Facebook admits mistakes, but still won’t pay out to researcher who hacked Zuckerberg’s page

Facebook SecurityThe frustrated researcher, who failed to get an adequate response from Facebook’s security team and so hacked Mark Zuckerberg’s page to get their attention, is not going to receive a bug bounty for his discovery the social network has confirmed.

In a posting made last night on the social network’s security page, Facebook chief security officer Joe Sullivan admitted that his team made mistakes in its interactions with Palestinian researcher Khalil Shreateh and failed in its communication with him.

As a result, the site is going to make some changes in how it responds to potential vulnerability reports.

Facebook responds

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“We should have explained to this researcher that his initial messages to us did not give us enough detail to allow us to replicate the problem. The breakdown here was not about a language barrier or a lack of interest — it was purely because the absence of detail made it look like yet another misrouted user report.”

“We will make two changes as a result of this case: (1) We will improve our email messaging to make sure we clearly articulate what we need to validate a bug, and (2) we will update our whitehat page with more information on the best ways to submit a bug report.”

From the looks of things, it’s true that Facebook didn’t really try very hard to explain the level of detail it required from Shreateh to confirm that a flaw existed on its social network.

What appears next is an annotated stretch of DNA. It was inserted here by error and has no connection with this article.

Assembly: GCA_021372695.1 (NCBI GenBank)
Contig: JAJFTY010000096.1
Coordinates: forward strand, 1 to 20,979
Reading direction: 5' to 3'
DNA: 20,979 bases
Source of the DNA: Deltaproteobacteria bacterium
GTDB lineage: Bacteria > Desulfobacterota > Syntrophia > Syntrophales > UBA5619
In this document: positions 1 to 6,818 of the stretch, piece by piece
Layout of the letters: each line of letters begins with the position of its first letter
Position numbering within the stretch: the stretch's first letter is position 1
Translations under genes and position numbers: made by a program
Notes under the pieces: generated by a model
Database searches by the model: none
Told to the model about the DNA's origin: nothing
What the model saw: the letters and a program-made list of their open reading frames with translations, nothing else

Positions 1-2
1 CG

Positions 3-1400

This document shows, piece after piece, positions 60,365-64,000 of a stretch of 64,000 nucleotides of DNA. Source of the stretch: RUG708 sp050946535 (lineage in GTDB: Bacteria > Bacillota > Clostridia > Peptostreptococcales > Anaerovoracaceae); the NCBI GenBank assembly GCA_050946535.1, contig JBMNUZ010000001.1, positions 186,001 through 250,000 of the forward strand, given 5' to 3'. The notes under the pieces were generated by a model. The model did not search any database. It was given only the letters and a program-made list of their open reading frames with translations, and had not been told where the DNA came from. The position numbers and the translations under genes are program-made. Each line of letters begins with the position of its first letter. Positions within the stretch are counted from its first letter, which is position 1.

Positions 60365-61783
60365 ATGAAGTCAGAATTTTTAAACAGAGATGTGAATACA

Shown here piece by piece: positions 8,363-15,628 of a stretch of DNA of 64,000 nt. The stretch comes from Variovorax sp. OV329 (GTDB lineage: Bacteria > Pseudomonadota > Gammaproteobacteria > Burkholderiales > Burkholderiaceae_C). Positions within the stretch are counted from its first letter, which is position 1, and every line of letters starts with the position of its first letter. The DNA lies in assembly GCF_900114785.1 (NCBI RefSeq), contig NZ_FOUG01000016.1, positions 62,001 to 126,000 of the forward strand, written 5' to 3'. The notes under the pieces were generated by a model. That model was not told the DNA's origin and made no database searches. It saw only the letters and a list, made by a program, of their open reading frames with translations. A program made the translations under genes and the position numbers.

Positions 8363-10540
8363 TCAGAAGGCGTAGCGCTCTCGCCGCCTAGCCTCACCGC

He made two attempts to tell Facebook about the flaw, pointing them to a URL where he had managed to post a message containing a link to an Enrique Iglesias video on the wall of Sarah Goodin, a woman who had gone to college with Zuckerberg.

Facebook bug report

Facebook’s security team clearly failed to understand the scope of what Shreateh was attempting to report, but that should have been the cue for them to point him towards detailed directions of the type of information they required to properly investigate a report of a bug or vulnerability.

Instead, Facebook’s curt unhelpful response to Shreateh left him vaguely threatening to post on Mark Zuckerberg’s wall.

(Something he said he would not do because he “respected people’s privacy”, but did actually do in the end.

Khalil Shreateh says he can post to Mark Zuckerberg's wall

Joe Sullivan says, however, that Facebook will not change its policy of refusing to pay rewards to security researchers who test vulnerabilities against real Facebook users:

“It is never acceptable to compromise the security or privacy of other people. In this case, the researcher could have sent a more detailed report (like the video he later published), and he could have used one of our test accounts to confirm the bug.”

And you know what? I agree with Facebook. Shreateh shouldn’t have messed with anyone’s Facebook page without their permission. Yes, we should be grateful that he didn’t abuse the flaw in a malicious way, or sell details of the bug to online criminals who could certainly have used it to their advantage.

But it would have been better if he had only used test accounts to show how the flaw worked, and if he was frustrated by Facebook’s less-than-great way of dealing with him sought the assistance of the media or other researchers to underline the importance of what he was trying to report.